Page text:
IDOLATRY  comes at the very top – since without believing in G-d, there is no meaning for the Commandments.  In fact, without fearing God, who or what would hold you back from violating the rest of the commandments?

ADULTERY follows – for if you don’t fear G-d, what would hold you  from having an affair with another person’s spouse?

BLOODSHED  follows next for having committed ADULTERY, wouldn’t you expect the offended spouse to chase  after you with a knife?  And wouldn’t you try to get rid of the spouse first? .

THEFT  often follows for once you’ve stolen someone’s spouse, wouldn’t you also steal his/hers property?

INJUSTICE follows, for having committed all the above, wouldn’t you attempt to cover  up your deeds?

 BLASPHEMY follows for if society would permit all the above you’d certainly come to curse your mother, your father and your CREATOR for having brought you to this world.

A sad case as a demonstration.

The cascade of sins predicted by the Seven Commandments is often observed in real life. Here is a sad case:

A decent member of our Orthodox Jewish congregation had a wife whose believe in God was light (IDOLATRY.)

One day her husband – a pillar of faith in our community- return home earlier than usual catching his wife with her lover on the sofa at his home (ADULTERY)

He later said that had he had his gun on him, he would have shot them both on the spot (BLOODSHED)

Moreover- he then discovered that for years his unfaithful wife had embezzled his resources to support  her lover’s different failing businesses  (THEFT)

Taking his wife to the civil court asking divorce, he had to confront the shrewdest  lawyer his wife had hired.  This lawyer smeared the husband so badly that he lost his properties and the custody over their children (INJUSTICE.)

Despite his deep agony, the poor husband overcame his temptation to curse G-d (BLASPHEMY) and  remained loyal to the community. .

 

Another example: The story of the Great Gatsby

At first, the Great Gatsby makes a fortune by wicked, godless ways (IDOLATRY)

Then the Great Gatsby discovered that  his former sweetheart was living across of him by the lake.  She is now married. The Great Gatsby attempts to attract her by conducting lavish parties in his fancy house.  He manages to entice her into making love with him (ADULTERY.)  Her  hurting husband planes to have him killed (BLOODSHED) and even steal his money (THEFT.).  The frightened unfaithful wife trying to escape and the car hits a woman.  The Great Gatsby attempts to cover up her crime (INJUSTICE) but is finally shot dead by the dead woman’s husband.   , .

 

These stories are so compelling because they follow the cascade of sins inherent in our hearts – and  predicted by the Primordial Six Commandments of Adam. .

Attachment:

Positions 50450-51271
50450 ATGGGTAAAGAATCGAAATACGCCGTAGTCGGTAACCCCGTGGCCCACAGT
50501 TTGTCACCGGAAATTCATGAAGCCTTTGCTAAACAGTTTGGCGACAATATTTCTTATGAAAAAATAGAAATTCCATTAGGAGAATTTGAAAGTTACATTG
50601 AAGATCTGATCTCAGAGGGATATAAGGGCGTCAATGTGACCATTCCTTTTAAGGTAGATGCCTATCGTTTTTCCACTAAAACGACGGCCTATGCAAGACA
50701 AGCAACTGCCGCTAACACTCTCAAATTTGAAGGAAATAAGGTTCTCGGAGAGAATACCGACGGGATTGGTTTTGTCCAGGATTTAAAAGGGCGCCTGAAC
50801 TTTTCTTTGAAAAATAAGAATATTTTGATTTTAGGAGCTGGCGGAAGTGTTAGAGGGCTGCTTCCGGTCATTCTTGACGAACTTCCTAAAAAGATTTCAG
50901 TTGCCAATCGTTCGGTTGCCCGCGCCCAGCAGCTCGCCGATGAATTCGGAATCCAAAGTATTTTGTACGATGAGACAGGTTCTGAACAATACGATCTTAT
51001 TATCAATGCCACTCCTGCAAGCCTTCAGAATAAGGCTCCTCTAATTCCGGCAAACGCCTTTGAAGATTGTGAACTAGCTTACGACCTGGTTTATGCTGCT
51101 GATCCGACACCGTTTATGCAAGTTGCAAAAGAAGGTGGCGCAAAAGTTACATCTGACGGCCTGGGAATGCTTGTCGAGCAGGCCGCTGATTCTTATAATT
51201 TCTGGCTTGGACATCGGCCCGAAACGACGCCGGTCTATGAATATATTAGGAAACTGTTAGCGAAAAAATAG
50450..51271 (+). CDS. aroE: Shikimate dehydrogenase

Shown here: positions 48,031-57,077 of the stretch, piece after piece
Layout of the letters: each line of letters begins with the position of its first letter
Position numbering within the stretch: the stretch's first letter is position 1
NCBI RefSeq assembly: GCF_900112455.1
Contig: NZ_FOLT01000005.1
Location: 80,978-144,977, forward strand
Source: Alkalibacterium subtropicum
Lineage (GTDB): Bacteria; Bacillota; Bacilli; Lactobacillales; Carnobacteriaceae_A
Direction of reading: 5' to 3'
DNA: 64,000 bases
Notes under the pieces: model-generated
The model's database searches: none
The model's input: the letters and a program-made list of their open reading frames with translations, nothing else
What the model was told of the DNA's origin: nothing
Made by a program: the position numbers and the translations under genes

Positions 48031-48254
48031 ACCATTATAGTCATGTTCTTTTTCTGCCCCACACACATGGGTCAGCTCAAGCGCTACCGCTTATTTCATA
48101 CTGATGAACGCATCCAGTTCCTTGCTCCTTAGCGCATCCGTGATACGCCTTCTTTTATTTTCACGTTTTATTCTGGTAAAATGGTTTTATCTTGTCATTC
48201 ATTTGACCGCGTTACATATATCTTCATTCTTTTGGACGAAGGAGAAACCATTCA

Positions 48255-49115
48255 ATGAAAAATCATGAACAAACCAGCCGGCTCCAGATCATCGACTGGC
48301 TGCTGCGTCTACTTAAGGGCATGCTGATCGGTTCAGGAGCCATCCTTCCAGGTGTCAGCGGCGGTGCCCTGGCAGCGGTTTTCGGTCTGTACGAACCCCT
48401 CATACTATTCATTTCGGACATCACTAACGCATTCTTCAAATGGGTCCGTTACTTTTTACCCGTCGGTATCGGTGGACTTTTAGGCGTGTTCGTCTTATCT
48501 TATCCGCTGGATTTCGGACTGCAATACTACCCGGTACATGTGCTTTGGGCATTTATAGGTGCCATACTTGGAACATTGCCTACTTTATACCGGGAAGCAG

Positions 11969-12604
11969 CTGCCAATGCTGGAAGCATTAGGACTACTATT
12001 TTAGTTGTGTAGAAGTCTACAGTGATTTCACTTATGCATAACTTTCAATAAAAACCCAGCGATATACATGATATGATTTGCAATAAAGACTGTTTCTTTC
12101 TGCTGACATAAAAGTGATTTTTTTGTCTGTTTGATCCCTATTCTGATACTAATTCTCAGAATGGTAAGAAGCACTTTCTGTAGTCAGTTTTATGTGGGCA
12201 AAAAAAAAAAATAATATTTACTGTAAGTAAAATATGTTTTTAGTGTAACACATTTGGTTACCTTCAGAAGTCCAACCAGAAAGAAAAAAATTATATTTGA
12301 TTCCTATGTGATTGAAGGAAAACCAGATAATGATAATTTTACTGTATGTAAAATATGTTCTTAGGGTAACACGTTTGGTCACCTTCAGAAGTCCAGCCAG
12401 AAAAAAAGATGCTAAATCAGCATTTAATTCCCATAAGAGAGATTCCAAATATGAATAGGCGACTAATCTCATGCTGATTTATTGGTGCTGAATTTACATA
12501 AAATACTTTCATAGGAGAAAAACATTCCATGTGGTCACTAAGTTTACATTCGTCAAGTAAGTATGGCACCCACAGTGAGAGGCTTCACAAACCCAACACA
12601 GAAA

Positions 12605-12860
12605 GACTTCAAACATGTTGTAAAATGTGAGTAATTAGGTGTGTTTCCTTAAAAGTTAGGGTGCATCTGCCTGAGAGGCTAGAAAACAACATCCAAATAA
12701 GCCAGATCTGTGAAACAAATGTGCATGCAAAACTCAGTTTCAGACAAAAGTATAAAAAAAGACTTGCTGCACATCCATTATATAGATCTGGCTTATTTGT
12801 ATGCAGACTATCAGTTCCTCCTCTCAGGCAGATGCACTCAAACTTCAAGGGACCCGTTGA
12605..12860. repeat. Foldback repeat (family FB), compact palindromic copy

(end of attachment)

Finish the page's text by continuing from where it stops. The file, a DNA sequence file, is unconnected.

We are programmed to be tested by them

So entrenched are the Six Commandments of Adam in our souls that it seems we are destined – or programmed- to be challenged by them one by one, day by day, all our lives.

As we wake up every morning we should recall that we are about to encounter these Commandment during the coming day.

We should pray to our CREATOR that He would give us strength to overcome the Serpent and not stumble over IDOLATRY, ADULTERY, BLOODSHED, THEFT and BLASPHEMY.

 

4: Negative and Positive Sides of the Commandments

The Seven Commandments given to Adam and Noah tell us what NOT to do.  They are Prohibitions or Negative Commandments. Thus they say

I: Thou shall not commit IDOLATRY

II: Thou shall not commit ADULTERY

III: Thou shall not commit BLOODSHED

IV: Thou shall not commit THEFT

V: Thou shall not commit INJUSTICE

VI: Thou shall not commit BLASPHEMY

But as a rule, every Negative Commandment also implies a Positive aspect telling us what To Do.  Thus

I: IDOLATRY implies that we should believe and worship only GOD

II ADULTERY implies that we should cherish marriage and raise a family

III BLOODSHED implies that we should cherish Peace and control our rage

IV THEFT implies that we should support private ownership and cherish honesty

V INJUSTICE implies that we should establish righteous courts and elect honest judges

VI BLASPHEMY implies that we should support holiness

Thus the Negative and the Positive Commandments are two sides of the same coin.  Yet there is a difference:

While the Negative sides are expressed  explicitly as open Commandments whose violation incur  punishment (by human court or by Heavens)

 The Positive sides are only indirectly implied, without open specific retributions

This distinction is important because the Negative aspect is mandatory  and incur retributions.   The Positive aspect in contrast is only ‘expected’ or ‘recommended’  without punishments.